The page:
Where do Silver Cranes of film fly? 0

Elvina Baužaitė
www.kamane.lt, 2016-05-25

In brief: After the 21st Vilnius international film festival Film Spring's wave of growing film fans died down and the horizon, for the ninth time, showed the approaching Silver Cranes I thought we should have a conversation on the topic of Lithuanian cinema. Film historian Lina Kaminskaitė-Jančorienė - consistently, from the inside and out, subjectively and objectively - will share her thoughts on it.  Lina Kaminskaitė-Jančorienė is a lecturer at Vilnius University Faculty of History. In 2014 she has defended her doctoral thesis Film in the Soviet Lithuania: the Evolution of the System and Change of Functions (1944–1970).

Film historian agrees that one of the most acute problems of Lithuanian cinema is the script or the lack of professional scriptwriters. "In Lithuania script is cultivated as a fundamental basis for a full-fledged film. This approach is determined by the entrenched tradition of auteur film. The prevailing understanding is that a good work can be created only on the basis of auteur script, which is often understood as a work written by the director himself. This, in part creates a certain tension - directors are often incapable of arranging material dramaturgically and there are very few professionals to help them."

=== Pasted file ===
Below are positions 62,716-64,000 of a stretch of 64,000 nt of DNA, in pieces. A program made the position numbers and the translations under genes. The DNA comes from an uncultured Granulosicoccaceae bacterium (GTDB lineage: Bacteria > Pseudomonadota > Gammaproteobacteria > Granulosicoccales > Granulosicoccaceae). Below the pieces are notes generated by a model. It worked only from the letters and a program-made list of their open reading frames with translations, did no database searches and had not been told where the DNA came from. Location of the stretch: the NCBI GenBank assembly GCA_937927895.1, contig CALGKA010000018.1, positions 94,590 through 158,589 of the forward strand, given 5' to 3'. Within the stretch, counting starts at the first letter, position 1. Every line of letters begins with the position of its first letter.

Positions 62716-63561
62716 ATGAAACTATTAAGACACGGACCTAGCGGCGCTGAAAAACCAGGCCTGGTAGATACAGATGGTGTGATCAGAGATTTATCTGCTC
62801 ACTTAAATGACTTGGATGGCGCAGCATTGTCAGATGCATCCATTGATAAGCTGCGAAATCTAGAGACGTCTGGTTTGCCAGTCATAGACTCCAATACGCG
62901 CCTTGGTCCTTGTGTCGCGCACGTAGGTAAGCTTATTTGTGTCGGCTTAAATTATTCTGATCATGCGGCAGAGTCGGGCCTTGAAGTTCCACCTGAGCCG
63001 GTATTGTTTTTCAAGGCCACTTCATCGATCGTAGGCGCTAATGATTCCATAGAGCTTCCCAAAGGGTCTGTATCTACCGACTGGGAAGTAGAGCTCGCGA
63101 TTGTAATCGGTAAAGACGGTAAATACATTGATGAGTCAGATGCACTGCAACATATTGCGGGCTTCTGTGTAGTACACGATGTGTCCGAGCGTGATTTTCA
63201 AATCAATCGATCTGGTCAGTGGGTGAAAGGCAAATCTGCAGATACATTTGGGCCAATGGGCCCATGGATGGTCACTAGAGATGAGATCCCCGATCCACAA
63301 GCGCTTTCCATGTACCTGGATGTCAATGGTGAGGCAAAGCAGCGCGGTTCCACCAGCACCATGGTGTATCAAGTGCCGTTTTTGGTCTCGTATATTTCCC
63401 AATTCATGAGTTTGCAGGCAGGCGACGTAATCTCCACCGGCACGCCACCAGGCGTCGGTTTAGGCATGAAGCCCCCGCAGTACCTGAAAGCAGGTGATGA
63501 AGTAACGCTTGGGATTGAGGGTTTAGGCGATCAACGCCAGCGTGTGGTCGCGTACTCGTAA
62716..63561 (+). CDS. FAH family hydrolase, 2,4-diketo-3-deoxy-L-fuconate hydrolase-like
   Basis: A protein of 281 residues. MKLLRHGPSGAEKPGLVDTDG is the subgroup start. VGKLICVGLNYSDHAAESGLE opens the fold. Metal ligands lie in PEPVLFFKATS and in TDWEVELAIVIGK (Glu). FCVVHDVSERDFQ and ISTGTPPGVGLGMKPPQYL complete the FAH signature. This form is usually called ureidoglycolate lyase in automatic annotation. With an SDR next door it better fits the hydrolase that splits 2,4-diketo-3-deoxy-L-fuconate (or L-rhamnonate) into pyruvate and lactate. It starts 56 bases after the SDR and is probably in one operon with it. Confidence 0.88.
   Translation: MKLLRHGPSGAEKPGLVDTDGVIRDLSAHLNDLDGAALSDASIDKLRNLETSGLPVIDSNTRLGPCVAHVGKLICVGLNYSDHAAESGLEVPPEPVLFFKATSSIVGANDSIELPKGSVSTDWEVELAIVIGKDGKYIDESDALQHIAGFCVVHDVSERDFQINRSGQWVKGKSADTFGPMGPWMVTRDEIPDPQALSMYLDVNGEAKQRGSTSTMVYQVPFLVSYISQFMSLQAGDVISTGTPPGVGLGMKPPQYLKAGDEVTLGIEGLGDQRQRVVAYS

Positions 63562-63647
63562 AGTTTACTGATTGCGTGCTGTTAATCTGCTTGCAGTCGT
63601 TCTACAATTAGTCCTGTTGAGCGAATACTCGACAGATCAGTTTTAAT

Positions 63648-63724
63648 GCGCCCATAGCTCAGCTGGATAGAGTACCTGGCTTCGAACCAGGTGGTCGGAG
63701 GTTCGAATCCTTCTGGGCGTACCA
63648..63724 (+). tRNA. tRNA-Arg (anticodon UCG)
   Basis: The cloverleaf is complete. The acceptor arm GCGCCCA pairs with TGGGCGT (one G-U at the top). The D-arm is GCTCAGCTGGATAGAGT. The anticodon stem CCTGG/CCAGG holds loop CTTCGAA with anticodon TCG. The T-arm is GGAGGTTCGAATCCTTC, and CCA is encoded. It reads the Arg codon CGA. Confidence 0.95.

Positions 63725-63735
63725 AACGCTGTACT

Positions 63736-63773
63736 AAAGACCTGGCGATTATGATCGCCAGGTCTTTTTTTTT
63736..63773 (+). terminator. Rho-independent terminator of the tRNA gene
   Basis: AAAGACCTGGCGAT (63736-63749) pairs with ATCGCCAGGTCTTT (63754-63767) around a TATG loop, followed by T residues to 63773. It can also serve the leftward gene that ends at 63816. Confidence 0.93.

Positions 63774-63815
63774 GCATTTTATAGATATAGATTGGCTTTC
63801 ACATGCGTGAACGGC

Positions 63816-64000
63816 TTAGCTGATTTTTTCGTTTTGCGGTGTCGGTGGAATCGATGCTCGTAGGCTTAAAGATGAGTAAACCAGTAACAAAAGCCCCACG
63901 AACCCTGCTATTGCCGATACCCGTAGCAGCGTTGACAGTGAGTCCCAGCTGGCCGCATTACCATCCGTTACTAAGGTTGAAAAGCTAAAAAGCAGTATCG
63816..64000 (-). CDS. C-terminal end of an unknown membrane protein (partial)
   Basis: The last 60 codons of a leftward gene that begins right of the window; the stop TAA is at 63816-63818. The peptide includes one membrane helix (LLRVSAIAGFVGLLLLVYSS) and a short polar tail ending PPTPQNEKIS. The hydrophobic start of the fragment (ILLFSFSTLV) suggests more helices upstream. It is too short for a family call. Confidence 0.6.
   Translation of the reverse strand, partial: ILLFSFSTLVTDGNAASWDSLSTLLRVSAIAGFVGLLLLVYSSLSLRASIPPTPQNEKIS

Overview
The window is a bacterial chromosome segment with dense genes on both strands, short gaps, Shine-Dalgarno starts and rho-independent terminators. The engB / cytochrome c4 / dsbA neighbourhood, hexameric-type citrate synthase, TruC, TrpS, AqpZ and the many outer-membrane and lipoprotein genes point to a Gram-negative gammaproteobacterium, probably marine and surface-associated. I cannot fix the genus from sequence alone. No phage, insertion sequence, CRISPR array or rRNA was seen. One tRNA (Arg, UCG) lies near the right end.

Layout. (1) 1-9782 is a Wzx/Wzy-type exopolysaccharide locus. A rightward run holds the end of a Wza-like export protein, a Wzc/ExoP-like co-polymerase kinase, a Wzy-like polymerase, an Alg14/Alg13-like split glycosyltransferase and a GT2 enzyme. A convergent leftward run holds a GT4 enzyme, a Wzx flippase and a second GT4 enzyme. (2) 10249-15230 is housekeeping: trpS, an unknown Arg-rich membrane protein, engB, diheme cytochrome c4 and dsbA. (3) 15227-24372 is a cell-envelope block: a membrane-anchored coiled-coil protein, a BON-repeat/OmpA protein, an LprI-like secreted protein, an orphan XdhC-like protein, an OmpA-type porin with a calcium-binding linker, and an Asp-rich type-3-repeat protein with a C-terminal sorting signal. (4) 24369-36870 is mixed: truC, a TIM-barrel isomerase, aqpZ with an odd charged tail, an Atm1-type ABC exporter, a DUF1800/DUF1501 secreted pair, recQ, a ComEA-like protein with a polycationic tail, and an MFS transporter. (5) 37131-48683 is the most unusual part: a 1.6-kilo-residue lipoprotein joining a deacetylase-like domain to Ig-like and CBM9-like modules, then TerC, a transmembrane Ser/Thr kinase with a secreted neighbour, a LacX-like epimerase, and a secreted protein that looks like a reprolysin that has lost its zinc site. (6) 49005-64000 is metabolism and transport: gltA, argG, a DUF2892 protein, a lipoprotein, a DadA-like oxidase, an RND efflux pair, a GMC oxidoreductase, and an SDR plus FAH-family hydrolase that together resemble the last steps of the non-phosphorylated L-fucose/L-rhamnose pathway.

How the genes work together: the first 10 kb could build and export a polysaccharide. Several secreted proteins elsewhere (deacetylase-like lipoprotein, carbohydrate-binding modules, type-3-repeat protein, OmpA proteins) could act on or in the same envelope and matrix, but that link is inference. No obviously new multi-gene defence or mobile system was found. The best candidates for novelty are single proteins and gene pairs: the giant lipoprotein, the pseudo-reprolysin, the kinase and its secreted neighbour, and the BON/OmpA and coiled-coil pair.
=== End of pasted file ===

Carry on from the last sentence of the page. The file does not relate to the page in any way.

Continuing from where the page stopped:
According to Lina Kaminskaitė-Jančorienė, the biggest value of contemporary Lithuanian cinema is the formation and arrival of the new generation. She says, "Probably around ten years ago things were calm, but now the signs of renewal can be seen, especially in the short film. Therefore, I never miss an opportunity to get acquainted and see the works of Lithuanian Academy of Music and Theatre graduates. One of the most eye-catching trends is a return to feature film instead of documentary (which, for many years was the strongest part of Lithuanian cinema)."

Lina Kaminskaitė-Jančorienė says that sometime ago Lithuanian film was distinctive, "I mean the works made in the 60s, or the works created during the early independence period. Now Lithuanian film does not seem distinctive. The search or continuation of possible traditions has stopped. Film creators played out and started repeating themselves. That is why I would link the biggest expectations of renewal with the new generation. The unfolding of that individuality, though, takes time. On the other hand, the most interesting contemporary film works are showed by the people, who are not filmmakers in a traditional sense - Deimantas Narkevičius, Mantas Kvedaravičius, Emilija Škarnulytė."

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